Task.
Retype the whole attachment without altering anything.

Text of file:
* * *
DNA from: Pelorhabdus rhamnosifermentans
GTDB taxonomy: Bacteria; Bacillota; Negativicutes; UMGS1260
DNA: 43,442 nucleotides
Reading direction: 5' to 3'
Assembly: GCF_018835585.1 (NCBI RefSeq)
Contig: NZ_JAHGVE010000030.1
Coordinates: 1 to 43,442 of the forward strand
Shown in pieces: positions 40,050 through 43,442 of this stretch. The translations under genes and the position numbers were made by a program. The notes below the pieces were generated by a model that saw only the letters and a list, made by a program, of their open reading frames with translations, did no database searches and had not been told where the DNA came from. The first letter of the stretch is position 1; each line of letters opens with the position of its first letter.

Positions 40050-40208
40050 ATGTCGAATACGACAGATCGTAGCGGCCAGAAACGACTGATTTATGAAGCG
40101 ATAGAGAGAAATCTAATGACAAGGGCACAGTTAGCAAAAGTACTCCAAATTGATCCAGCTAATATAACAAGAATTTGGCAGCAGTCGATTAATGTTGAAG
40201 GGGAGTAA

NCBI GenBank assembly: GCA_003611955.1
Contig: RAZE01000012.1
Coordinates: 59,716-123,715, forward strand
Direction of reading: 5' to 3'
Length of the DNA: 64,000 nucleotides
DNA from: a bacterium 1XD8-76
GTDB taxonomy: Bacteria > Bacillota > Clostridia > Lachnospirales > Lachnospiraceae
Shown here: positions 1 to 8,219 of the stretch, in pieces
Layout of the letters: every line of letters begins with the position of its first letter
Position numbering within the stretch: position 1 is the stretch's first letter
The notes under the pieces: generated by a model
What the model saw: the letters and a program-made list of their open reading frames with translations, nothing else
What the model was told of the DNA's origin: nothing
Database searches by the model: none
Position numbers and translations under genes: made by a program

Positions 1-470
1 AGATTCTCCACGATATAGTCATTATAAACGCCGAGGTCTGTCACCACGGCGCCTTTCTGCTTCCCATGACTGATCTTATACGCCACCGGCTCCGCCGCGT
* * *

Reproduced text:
DNA from: Pelorhabdus rhamnosifermentans
GTDB taxonomy: Bacteria; Bacillota; Negativicutes; UMGS1260
DNA: 43,442 nucleotides
Reading direction: 5' to 3'
Assembly: GCF_018835585.1 (NCBI RefSeq)
Contig: NZ_JAHGVE010000030.1
Coordinates: 1 to 43,442 of the forward strand
Shown in pieces: positions 40,050 through 43,442 of this stretch. The translations under genes and the position numbers were made by a program. The notes below the pieces were generated by a model that saw only the letters and a list, made by a program, of their open reading frames with translations, did no database searches and had not been told where the DNA came from. The first letter of the stretch is position 1; each line of letters opens with the position of its first letter.

Positions 40050-40208
40050 ATGTCGAATACGACAGATCGTAGCGGCCAGAAACGACTGATTTATGAAGCG
40101 ATAGAGAGAAATCTAATGACAAGGGCACAGTTAGCAAAAGTACTCCAAATTGATCCAGCTAATATAACAAGAATTTGGCAGCAGTCGATTAATGTTGAAG
40201 GGGAGTAA

NCBI GenBank assembly: GCA_003611955.1
Contig: RAZE01000012.1
Coordinates: 59,716-123,715, forward strand
Direction of reading: 5' to 3'
Length of the DNA: 64,000 nucleotides
DNA from: a bacterium 1XD8-76
GTDB taxonomy: Bacteria > Bacillota > Clostridia > Lachnospirales > Lachnospiraceae
Shown here: positions 1 to 8,219 of the stretch, in pieces
Layout of the letters: every line of letters begins with the position of its first letter
Position numbering within the stretch: position 1 is the stretch's first letter
The notes under the pieces: generated by a model
What the model saw: the letters and a program-made list of their open reading frames with translations, nothing else
What the model was told of the DNA's origin: nothing
Database searches by the model: none
Position numbers and translations under genes: made by a program

Positions 1-470
1 AGATTCTCCACGATATAGTCATTATAAACGCCGAGGTCTGTCACCACGGCGCCTTTCTGCTTCCCATGACTGATCTTATACGCCACCGGCTCCGCCGCGT